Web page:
Food Deserts and a Courageous Step Forward

Food Deserts and a Courageous Step Forward May 21, 2015

Maanvi Singh:

When Jeff Brown opened his first grocery store in a low-income neighborhood in Philadelphia back in 2004, it seemed like a long shot.

Most people thought he was crazy to even attempt to make money in a food desert like Southwest Philly, he says. Other grocers had tried and quickly gone out of business.

But Brown – a fourth generation grocer whose company, Brown’s Super Stores, is part of the larger ShopRite franchise — tried a different approach: “Before we did anything, we brought together a group of community leaders, and we just asked them to tell us exactly what it is they were looking for in a neighborhood grocery store,” he tells The Salt.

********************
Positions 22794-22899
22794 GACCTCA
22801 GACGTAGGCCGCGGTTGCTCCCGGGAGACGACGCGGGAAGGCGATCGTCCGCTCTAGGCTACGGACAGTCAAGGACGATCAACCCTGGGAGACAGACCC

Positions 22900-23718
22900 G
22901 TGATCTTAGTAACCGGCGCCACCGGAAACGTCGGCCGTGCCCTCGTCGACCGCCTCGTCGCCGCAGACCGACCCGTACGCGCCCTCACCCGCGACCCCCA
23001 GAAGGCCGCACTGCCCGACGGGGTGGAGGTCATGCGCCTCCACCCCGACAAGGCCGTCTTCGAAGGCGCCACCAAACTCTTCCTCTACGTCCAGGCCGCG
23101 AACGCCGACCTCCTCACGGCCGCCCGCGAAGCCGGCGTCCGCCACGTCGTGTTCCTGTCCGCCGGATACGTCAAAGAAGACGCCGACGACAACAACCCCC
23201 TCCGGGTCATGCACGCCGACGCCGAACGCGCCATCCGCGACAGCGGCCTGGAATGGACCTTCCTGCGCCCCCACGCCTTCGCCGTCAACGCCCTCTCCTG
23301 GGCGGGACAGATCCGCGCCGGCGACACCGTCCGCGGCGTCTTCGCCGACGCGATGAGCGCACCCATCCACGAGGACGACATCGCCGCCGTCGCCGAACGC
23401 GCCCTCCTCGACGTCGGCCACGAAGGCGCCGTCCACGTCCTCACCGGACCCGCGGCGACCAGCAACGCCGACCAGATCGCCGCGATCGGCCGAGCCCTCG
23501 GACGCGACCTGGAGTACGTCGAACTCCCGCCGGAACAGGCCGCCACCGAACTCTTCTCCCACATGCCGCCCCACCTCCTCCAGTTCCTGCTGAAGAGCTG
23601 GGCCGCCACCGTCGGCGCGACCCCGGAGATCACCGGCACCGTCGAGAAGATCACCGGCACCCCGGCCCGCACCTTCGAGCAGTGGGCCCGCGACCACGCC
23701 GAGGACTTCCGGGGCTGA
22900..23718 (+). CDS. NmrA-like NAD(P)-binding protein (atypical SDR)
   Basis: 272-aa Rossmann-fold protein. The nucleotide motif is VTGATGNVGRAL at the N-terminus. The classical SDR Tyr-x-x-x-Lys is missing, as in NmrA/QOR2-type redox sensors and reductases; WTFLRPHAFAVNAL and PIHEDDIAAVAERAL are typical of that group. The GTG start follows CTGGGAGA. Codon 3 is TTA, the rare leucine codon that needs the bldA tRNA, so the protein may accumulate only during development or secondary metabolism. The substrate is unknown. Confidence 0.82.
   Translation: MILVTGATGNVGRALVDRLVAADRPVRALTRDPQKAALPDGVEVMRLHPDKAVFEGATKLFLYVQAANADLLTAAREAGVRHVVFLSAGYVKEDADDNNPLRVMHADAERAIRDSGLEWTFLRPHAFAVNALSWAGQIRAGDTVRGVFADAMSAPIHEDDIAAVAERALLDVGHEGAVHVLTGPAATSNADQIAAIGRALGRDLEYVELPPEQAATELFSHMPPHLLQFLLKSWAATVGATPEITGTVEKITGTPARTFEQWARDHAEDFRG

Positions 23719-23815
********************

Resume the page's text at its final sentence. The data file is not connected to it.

It worked: Brown’s company now operates seven profitable supermarkets in low-income neighborhoods in and around Philadelphia. Along the way, he’s learned a thing or two about what it takes to change shopping and eating habits in food deserts.

Lately, it’s become clear that in many neighborhoods and towns across the U.S., it’s far too difficult to find fresh, healthy and affordable food. In 2012, the U.S. Department of Agriculture reported that it had identified more than 6,500 food deserts in rural and urban areas. And food deserts aren’t just a problem of convenience: “The lack of access contributes to a poor diet and can lead to higher levels of obesity and other diet-related diseases, such as diabetes and heart disease,” the agency notes.

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